When news broke of the treaty’s annulment – a fact let slip to Australian lawyers on Good Friday, who coincidentally shared a flight home with Nauru’s solicitor-general – the Nauruan government argued it was a simple matter of strengthening sovereignty. If so, it is unusual that it wasn’t mentioned in President Waqa’s January 31 speech, marking 50 years of his country’s independence. Or in any speech. Nauru removed its highest court of appeal without consulting its people. There are good reasons for establishing a local appellate court on Nauru, but none for condemning political opponents to a legal no-man’s-land. “They are clearly punishing us,” Batsiua says. “They’ve cut off our avenue for appeal.”
The decision brought immediate and damning press, and the Nauruan government belligerently defended itself. A series of tweets this week from the government’s official account read: “Nauru’s justice system is independent and transparent, and our judges – all from outside Nauru – are highly respected. As a sovereign nation with a democratically (re)elected government, we will make decisions based on what is best for our people, not what ill-informed, racist, colonial-minded Australian lawyers, journalists and activists try and demand. We will not accept attempted interference in our domestic affairs.”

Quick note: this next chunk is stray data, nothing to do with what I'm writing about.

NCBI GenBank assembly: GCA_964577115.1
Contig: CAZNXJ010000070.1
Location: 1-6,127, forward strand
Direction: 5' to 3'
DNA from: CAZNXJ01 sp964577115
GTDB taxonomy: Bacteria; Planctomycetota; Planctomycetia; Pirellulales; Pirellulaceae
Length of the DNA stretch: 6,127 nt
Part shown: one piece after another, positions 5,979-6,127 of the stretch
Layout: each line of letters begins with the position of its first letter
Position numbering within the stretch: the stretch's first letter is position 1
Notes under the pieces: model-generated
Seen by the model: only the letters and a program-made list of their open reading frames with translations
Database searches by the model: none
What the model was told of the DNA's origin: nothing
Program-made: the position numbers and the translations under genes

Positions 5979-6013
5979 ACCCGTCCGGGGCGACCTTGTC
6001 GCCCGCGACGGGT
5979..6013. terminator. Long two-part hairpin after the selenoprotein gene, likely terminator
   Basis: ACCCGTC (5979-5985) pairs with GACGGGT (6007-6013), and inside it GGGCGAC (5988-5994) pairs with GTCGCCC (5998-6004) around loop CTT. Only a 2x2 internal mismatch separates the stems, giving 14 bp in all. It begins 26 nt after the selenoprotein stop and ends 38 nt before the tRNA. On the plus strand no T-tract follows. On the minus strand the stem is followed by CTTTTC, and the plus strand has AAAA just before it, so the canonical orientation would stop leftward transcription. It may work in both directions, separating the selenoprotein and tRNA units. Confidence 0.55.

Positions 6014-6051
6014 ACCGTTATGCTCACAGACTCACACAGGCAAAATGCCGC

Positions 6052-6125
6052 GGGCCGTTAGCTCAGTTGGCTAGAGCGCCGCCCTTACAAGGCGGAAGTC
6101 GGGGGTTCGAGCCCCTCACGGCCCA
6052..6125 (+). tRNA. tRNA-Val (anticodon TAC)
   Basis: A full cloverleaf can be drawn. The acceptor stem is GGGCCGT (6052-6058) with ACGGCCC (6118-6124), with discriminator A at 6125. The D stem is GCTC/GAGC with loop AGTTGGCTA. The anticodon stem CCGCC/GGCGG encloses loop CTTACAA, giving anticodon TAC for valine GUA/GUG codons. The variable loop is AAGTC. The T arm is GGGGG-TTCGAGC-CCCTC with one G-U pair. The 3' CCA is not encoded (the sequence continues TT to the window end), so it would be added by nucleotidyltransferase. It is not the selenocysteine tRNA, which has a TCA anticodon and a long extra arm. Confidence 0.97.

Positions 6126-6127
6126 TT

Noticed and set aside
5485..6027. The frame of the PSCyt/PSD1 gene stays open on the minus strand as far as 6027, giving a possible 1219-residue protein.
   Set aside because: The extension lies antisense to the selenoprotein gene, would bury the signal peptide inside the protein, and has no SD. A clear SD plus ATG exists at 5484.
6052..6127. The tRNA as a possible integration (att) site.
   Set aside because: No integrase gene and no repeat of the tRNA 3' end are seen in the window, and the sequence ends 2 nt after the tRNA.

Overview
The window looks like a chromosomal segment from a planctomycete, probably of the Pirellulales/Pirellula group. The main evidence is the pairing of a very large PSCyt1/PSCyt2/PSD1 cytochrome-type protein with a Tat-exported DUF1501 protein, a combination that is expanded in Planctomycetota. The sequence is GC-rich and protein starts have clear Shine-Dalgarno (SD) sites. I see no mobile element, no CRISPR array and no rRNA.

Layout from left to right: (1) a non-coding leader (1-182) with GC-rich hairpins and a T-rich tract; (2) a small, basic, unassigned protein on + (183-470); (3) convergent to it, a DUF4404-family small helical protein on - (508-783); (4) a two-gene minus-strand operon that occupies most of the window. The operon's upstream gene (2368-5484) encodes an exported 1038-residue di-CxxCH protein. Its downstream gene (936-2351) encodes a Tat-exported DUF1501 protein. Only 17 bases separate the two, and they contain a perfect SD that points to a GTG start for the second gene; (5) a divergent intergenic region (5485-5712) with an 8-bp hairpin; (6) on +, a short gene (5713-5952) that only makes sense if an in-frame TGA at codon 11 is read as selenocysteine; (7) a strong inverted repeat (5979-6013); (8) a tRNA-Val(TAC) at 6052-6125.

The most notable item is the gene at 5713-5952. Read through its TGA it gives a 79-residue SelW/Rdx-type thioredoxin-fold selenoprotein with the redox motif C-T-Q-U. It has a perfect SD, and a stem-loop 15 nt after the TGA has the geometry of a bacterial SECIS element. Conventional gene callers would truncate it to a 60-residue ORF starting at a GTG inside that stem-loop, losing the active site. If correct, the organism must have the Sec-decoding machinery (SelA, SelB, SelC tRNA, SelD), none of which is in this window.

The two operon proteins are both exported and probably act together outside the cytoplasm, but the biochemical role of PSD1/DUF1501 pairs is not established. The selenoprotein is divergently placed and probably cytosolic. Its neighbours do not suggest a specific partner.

Close observers saw a badly pinched nerve. Here was the Waqa government’s signature pugnacity – in lieu of accountability, ascribe to your opponents an obscene motivation. It was a mix of shamelessness and acute sensitivity. The Nauruan government was working from a playbook that Australian PR merchant Lyall Mercer helped write, when he was in the employ of the government.